The Ottoman Armenian Tragedy is a Genuine Historic Controversy
Andrew Mango
Feroz Ahmad
Arend Jan Boekestijn
Brendon J. Cannon
Mary Schaeffer Conroy
Youssef Courbage
Paul Dumont
Bertil Duner
Gwynne Dyer
Edward J. Erickson
Philippe Fargues
Michael M. Gunter
Paul Henze
Eberhard Jäckel
Firuz Kazemzadeh
Yitzchak Kerem
William L. Langer
Bernard Lewis
Guenter Lewy
Heath W. Lowry
Andrew Mango
Robert Mantran
Justin McCarthy
Michael E. Meeker
Hikmet Ozdemir
Stephen Pope
Michael Radu
Jeremy Salt
Stanford Shaw
Norman Stone
Hew Strachan
Elizabeth-Anne Wheal
Brian G. Williams
Gilles Veinstein
Malcolm Yapp
Thierry Zarcone
Robert F. Zeidner

Researcher, author and historian, University of London. PhD in Persian Literature, School of Oriental and African Studies (SOAS).

Mango is the brother of the distinguished Oxford historian and Byzantinist Professor Cyril Mango. Mango lived in Istanbul in his early years and worked as the press office of the British Embassy in Ankara until 1947.  He moved to the United Kingdom in 1947 and has lived in London ever since. He holds degrees from London University, including a doctorate on Persian literature. He joined BBC's Turkish section while still a student and spent his entire career in the External Services, rising to be Turkish Programme Organiser and then Head of the South European Service. He retired in 1986. [info]

major publications

relevant publications

Source: Atatürk: The Biography of the Founder of Modern Turkey

"The decision to deport the Armenians had been taken by the CUP government in Istanbul in April 1915, when Mustafa Kemal was busy defending the Gallipoli peninsula. The Armenians were drawn to the Russians as fellow-Christians and likely protectors. Armenians from Russian Transcaucasia fought in the Russian Army, where they were joined among their kinsmen in Turkey. There were also Armenian risings behind Ottoman lines. The CUP leadership, shaken by the defeat at Sarikamis and fearing disaster in the Dardanelles, exaggerated the extent of Armenian subversion. In any case, Armenians were deported not only from the war zone, but also from the rest of Anatolia and even Thrace, with the exception of communities in Istanbul and Izmir." P. 161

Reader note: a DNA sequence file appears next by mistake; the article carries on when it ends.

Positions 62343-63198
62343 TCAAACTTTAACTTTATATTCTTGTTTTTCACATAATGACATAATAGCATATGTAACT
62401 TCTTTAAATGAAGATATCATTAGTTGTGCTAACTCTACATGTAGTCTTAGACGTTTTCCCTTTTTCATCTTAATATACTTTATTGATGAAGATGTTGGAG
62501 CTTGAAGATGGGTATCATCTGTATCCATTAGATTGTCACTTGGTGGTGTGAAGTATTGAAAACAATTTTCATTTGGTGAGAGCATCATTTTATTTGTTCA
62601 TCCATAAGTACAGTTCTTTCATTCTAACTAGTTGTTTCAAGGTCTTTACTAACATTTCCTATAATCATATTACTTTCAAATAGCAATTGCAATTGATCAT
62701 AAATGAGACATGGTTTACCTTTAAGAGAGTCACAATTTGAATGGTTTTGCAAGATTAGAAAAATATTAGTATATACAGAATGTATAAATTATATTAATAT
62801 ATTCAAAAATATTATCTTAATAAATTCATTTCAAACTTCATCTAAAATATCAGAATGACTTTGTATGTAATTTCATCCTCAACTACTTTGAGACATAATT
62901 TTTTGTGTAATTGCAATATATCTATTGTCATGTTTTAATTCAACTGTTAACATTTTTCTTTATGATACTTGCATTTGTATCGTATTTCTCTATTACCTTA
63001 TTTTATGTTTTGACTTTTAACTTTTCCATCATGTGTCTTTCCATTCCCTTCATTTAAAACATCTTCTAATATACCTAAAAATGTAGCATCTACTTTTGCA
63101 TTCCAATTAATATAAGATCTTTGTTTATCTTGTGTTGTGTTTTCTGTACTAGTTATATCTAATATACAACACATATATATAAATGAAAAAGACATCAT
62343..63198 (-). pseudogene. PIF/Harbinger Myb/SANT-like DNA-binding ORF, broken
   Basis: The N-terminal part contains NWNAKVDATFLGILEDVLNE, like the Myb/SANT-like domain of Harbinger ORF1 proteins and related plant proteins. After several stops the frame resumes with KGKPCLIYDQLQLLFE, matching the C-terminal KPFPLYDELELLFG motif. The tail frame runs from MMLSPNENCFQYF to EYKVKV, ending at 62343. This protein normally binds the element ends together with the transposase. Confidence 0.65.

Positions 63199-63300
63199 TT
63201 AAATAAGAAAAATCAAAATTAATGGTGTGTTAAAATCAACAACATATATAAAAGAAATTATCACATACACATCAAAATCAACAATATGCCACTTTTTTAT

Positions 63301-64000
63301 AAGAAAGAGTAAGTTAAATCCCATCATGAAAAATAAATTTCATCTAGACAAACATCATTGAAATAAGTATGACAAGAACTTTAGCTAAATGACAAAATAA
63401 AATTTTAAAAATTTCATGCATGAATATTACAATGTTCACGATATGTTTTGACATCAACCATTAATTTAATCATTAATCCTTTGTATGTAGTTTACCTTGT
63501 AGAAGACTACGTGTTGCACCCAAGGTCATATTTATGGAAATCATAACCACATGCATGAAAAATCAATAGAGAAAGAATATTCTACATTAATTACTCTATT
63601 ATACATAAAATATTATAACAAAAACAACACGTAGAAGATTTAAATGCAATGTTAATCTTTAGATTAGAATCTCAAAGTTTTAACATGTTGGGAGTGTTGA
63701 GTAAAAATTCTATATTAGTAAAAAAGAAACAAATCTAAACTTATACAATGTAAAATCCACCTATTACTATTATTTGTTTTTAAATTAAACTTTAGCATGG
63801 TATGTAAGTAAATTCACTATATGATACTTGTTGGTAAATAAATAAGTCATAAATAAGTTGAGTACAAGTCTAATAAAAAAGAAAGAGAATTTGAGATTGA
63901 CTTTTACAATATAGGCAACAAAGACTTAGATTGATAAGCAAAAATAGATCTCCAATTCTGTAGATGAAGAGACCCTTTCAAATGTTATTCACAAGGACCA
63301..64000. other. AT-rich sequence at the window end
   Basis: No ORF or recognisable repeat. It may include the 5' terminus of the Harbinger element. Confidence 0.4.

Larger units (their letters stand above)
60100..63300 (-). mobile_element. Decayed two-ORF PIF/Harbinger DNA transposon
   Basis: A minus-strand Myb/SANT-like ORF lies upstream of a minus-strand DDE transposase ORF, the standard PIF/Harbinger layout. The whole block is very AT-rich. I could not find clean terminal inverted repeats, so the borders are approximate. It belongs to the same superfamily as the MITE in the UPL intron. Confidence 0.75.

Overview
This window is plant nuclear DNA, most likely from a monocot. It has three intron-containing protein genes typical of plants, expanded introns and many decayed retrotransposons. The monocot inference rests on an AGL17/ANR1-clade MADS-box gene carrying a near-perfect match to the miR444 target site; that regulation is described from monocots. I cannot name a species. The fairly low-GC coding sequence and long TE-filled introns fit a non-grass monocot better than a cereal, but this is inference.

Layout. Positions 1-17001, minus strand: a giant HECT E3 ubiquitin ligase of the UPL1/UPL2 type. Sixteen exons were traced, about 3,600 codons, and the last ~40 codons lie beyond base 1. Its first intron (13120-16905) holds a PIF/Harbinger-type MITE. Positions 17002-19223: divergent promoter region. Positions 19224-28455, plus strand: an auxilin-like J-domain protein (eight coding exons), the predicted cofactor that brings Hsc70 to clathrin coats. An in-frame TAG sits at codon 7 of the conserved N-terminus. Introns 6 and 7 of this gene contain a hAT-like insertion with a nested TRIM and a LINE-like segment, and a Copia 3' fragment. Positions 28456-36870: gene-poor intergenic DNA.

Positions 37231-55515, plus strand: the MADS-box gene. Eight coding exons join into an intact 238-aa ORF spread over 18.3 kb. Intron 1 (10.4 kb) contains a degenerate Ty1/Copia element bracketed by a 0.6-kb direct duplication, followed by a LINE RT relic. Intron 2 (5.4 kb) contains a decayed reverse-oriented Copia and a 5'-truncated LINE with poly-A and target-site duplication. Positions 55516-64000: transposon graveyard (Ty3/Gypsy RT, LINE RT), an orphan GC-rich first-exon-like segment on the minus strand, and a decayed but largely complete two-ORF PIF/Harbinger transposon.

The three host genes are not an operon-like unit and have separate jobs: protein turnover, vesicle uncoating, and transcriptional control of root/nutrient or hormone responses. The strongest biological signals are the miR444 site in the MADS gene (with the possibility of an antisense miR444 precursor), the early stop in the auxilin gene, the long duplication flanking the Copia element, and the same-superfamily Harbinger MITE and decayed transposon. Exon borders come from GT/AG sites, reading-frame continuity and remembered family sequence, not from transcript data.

Source: The Turks Today

"The Armenians found it hard to reconcile themselves to the loss of their historic home, even though they had been a minority there. After the Second World War, nationalists in the Armenian diaspora demanded that Turkey should recognize the elimination of their people from Anatolia as an act of genocide. To bring their demand to the attention of the world, violent Armenian nationalists launched a campaign of assassination against Turkish diplomats. It failed in its purpose, and Armenian nationalists concentrated their efforts on securing from various national parliaments resolutions recognizing the genocide of their people (…) As for the genocide campaign, Turkey holds that claims and counter-claims should be examined by historians and not by politicians. In any case, Turks and other Muslims have also been expelled from lands where they used to live and have been killed in hundreds of thousands." Pp. 22-23

Source: Sari Gelin: The True Story

"The objective of the Armenian allegations is political. This is clear and they have more than one aim. One aim is to keep the Armenian nation which is spread all over the world together. The genocide allegations have become elementary, fundamental to the Armenian identity. The second aim is to make the faults of the Armenian nationalist be forgotten. Whatever happened to the Armenians was the result of miscalculations of their nationalist leaders." [watch video]

Source: Speech given on March 15, 2001, meeting of the Society for the Promotion of Democratic Principles in Istanbul.

"Their prosperity grew until, by the middle of the 19th century, they became one of the richest communities of the Ottoman Empire, prominent not only in trade and professions, but also in the service of state.... Armenian nationalism did not become a political force until after the defeat at the hands of the Russians in 1878. Armenian nationalists aimed at creating an Armenian state in an area which had a predominantly Muslim and largely Turkish population."

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